Unfortunately, time is not on everyone’s side in a turnaround. “Whether Bethlehem is a surviving name is a question,” admits CFO Anthony, although Miller’s game of chicken with the federal government may yet deliver the very consolidation the entire industry needs. Likewise, says Comdisco’s Blake, “longer term, if we go through bankruptcy and reemerge, that doesn’t preclude the fact that some remnants might, in phoenix-like fashion, become reliable and profitable. But it is a long way to go before you can make that determination.”
On the other hand, if Questrom and Cavanaugh are able to sustain J.C. Penney’s apparent recovery in the current economy — and analysts are bullish on their chances — it will breathe new life into what Resnikoff calls “the allure of the heroic CEO.” Whatever the outcome, one thing is certain: the allure of the next assignment will probably ensure that not all of these turnaround CEOs will be around for the finale.
Tim Reason is a staff writer at CFO.
Brave New Whirl
They know finance. Bethlehem Steel Corp. CEO Robert “Steve” Miller Jr., a former Chrysler CFO, got his start at Ford, a renowned incubator for finance executives. Norm Blake, now CEO of Comdisco Corp., cut his finance teeth at GE Capital. And J.C. Penney Inc.’s Allen Questrom got his undergraduate degree in finance and marketing from Brown University.
Such expertise is crucial for CEOs who come in on short notice and in a time of crisis, says Columbia Business School associate professor Laura Resnikoff. But the pressure of a turnaround also forces even the most talented CEOs to lean heavily on their finance staff. They “walk into a company cold and don’t know where the coffee machine is,” says Dominic Di Napoli, head of PricewaterhouseCoopers’s turnaround practice. So it’s understandable that they don’t “know the financial systems and how the ledgers roll up.”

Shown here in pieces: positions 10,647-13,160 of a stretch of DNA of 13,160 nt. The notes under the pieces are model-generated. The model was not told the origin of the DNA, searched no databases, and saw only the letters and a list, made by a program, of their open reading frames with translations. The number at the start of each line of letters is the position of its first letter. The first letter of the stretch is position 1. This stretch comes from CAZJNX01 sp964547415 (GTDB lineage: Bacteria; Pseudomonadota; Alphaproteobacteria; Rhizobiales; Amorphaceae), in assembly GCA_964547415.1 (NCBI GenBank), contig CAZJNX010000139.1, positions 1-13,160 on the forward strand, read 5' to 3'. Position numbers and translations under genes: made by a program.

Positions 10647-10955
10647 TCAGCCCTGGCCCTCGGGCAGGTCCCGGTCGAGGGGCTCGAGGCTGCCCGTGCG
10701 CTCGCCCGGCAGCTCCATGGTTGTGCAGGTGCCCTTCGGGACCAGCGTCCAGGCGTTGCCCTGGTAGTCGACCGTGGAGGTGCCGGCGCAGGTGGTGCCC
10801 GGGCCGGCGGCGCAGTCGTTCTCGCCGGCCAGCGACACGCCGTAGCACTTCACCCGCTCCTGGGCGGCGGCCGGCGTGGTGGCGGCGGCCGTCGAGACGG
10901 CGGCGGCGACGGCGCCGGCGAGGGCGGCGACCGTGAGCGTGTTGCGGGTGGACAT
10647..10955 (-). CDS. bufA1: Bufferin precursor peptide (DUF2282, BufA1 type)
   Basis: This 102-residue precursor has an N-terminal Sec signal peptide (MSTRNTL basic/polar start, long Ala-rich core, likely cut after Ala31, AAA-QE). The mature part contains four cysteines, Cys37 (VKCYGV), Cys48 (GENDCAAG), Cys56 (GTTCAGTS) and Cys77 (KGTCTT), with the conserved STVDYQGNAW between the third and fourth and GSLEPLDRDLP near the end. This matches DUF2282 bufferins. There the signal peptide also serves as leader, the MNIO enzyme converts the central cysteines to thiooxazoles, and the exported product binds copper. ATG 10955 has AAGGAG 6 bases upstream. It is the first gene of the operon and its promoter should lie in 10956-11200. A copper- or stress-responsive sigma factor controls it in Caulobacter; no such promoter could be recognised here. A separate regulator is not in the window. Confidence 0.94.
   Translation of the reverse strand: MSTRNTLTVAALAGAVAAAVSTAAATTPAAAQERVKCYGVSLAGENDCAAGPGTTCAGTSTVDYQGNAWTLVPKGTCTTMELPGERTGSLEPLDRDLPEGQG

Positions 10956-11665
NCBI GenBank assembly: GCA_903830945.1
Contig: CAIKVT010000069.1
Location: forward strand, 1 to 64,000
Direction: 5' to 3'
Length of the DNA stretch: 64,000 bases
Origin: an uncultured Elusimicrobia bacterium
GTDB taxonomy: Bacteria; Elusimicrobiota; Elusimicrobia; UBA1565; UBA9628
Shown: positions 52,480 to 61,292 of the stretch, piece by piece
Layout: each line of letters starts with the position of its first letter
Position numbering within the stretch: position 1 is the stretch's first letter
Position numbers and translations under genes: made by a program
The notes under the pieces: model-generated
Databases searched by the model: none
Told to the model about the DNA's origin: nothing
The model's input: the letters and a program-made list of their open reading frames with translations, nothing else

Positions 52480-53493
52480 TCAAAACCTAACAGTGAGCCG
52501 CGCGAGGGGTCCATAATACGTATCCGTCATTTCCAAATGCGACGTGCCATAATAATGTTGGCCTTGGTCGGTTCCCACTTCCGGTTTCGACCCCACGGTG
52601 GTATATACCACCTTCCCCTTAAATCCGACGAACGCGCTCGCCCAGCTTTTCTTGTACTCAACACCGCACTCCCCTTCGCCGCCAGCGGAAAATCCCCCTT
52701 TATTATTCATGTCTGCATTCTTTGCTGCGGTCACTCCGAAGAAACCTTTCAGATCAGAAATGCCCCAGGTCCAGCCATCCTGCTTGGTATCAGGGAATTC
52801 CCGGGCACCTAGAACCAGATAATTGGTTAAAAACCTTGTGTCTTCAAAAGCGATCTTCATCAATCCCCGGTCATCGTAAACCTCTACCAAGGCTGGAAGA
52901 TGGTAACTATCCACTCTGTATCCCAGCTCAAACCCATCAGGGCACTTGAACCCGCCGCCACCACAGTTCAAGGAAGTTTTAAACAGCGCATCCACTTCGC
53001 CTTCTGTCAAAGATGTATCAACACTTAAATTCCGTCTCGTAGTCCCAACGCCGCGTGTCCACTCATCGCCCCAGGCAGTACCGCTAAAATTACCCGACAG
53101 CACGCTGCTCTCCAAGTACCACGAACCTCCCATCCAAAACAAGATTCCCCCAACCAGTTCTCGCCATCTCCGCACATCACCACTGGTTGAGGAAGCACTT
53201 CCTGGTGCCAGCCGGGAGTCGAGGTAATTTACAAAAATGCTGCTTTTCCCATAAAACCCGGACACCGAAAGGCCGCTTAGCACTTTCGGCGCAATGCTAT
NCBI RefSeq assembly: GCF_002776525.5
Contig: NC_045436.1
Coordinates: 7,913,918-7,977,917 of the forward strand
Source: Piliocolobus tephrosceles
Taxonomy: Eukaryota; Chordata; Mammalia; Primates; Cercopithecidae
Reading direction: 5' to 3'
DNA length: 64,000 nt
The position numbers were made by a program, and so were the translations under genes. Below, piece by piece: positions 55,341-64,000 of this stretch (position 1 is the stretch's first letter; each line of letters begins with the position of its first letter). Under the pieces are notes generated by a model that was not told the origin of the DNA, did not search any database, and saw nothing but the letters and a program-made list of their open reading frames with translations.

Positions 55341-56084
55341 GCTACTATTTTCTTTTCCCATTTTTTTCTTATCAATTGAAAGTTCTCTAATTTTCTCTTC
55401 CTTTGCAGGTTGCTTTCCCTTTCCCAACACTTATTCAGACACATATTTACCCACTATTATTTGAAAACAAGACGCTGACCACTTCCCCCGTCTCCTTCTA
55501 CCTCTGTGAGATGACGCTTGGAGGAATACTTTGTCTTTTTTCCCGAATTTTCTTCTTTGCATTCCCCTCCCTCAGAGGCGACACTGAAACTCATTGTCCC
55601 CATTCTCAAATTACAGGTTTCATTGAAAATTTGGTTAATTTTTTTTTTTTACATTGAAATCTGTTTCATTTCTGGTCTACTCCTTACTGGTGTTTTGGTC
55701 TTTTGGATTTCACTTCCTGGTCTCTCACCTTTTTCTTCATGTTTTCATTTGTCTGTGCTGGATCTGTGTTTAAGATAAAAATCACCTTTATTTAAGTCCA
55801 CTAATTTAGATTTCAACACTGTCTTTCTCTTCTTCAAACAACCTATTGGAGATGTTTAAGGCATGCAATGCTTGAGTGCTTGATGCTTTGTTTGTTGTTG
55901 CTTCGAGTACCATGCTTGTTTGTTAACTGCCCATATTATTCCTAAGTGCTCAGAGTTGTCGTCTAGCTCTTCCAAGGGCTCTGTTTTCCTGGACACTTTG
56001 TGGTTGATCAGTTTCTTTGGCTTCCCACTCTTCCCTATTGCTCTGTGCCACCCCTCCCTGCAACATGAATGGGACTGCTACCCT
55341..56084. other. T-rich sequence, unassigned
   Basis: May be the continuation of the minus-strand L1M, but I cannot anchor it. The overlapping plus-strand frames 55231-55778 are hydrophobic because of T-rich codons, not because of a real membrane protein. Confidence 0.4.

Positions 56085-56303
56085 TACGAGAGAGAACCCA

In addition, turnaround CEOs must often focus first on the needs of angry stakeholders. “The CFO has to work well with the CEO so the CEO has even more time to go out and spend face time with all the constituents,” explains Resnikoff. At Comdisco, Blake has even taken the unusual step of naming incumbent CFO Michael Fazio as COO, so he’ll have someone to run the business while he is in bankruptcy court.
Still, despite their celebrity status, turnaround CEOs know how to earn the respect of finance staffs. At USF&G Corp., for example, Dan Hale remembers how he and Blake “worked hand-in-glove” during that turnaround. “It wasn’t that Norm was making finance decisions,” says the former CFO, “but he was making sure he was informed.” And at J.C. Penney, CFO Cavanaugh remembers that some of Questrom’s earliest recommendations “were things that many in the finance area had been saying for some time.” —T.R.